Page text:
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Triplett v. City of Corbin

June 4, 1954

TRIPLETT ET AL.
v.
CITY OF CORBIN



Waddill

This appeal is from a judgment upholding the validity of a parking ordinance which prohibits the parking of vehicles on Main Street, between Seventeenth and Eighteenth Streets, in the city of Corbin. The appellants, who operate a super market fronting on Main Street within the restricted parking area, contend that the ordinance denies to them the right of ingress and egress to their property for the purpose of delivering merchandise. Therefore, they assert that such a regulation is unreasonable, oppressive, and has the force and effect of taking their property without due process of law.

The legislature has conferred upon the city of Corbin the power to control and regulate traffic and the parking of vehicles upon the public ways within the city. KRS 94.360. The exercise of this police power by the governing authorities of cities in the jurisdiction has frequently been approved. Allsmiller v. Johnson, 309 Ky. 695, 218 S.W.2d 28; Covington v. Averbeck, 244 Ky. 117, 50 S.W.2d 50. Therefore, the only question presented is whether the provisions of the ordinance, when applied to the appellants, are so oppressive and unreasonable as to render the ordinance invalid. Wells v. Mt. Olivet, 126 Ky. 131, 102 S.W. 1182, 11 L.R.A.,N.S., 1080; 5 Am.Jur., Automobiles, Section 58.

The ordinance was designed and enacted to protect the public from the hazards of traffic congestion at the intersection of the involved streets which are the focal points of considerable highway traffic. Its effect has been to facilitate the handling of heavy traffic with increased safety at a dangerous highway intersection. In the light of the general purpose and effect of the ordinance we now look to the appellants' claim that the ordinance is invalid.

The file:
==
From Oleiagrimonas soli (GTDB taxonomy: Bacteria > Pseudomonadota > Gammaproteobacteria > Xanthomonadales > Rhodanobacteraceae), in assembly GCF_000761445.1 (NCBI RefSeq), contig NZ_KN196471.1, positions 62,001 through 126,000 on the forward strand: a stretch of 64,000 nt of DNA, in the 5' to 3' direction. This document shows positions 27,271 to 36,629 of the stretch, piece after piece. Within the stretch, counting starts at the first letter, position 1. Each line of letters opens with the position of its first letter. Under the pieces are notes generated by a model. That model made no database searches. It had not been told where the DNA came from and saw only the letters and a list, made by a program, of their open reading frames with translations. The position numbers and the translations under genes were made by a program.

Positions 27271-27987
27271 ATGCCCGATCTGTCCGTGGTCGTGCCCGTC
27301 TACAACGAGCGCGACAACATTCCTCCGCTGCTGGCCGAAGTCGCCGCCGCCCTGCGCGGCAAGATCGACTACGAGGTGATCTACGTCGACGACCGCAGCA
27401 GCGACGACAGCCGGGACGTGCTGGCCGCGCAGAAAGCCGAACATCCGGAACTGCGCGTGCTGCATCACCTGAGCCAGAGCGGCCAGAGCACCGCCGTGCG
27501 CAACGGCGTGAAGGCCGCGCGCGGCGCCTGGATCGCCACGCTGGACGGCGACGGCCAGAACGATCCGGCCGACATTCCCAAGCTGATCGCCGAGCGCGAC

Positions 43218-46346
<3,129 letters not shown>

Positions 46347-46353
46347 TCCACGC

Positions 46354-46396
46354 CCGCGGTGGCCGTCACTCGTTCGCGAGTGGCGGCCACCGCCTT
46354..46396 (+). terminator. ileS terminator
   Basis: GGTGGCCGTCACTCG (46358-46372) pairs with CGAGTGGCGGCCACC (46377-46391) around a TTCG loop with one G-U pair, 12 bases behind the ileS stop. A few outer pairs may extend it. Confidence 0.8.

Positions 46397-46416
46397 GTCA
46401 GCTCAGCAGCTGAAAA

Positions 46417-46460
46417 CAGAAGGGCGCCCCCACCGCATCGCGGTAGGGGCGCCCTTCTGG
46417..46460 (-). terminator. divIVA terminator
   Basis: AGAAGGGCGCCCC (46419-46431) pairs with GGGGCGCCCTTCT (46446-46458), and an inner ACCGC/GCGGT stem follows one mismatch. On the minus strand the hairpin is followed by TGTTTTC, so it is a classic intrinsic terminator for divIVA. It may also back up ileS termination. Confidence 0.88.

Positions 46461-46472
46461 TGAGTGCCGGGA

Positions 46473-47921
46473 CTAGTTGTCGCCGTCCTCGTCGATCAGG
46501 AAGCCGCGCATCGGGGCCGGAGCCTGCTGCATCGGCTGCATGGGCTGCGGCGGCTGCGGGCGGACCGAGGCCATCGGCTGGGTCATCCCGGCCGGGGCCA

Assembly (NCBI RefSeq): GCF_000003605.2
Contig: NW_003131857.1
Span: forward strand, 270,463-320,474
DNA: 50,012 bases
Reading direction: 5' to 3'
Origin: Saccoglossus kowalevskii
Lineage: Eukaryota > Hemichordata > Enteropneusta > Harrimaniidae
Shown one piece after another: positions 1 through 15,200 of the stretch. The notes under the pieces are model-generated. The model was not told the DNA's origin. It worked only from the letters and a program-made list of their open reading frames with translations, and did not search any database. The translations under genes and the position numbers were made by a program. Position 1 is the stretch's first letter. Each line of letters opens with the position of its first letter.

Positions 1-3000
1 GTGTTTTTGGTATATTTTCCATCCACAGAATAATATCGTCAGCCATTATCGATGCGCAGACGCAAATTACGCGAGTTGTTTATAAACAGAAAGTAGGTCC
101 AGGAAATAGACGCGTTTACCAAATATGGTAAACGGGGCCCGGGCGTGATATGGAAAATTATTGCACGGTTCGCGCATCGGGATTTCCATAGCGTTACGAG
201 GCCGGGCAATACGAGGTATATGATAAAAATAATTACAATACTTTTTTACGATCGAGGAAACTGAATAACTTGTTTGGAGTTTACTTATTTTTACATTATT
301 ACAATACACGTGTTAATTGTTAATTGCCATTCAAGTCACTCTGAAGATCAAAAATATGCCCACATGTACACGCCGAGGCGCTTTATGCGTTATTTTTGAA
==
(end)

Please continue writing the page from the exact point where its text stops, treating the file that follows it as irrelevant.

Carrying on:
The appellants' contention that they must by necessity unload merchandise in front of their place of business is not supported by the record. The evidence discloses that the appellants own and operate a parking lot adjoining their place of business for the convenience of their customers. Thus it is apparent that this space could be utilized to bring merchandise into appellants' place of business through a side door in their building, accessible from this parking space. Although the appellants may be inconvenienced by this traffic regulation, it does appear that a reasonable method of unloading merchandise from trucks into their building does exist, and that the claimed necessity for using the restricted traffic zone is without merit.

The ordinance here assailed is not on its face invalid, and as appellants have failed to sustain their claim that the enforcement of the ordinance is unreasonable, or oppressive, as to them, the judgment of the trial court must be, and is, affirmed.

19540604

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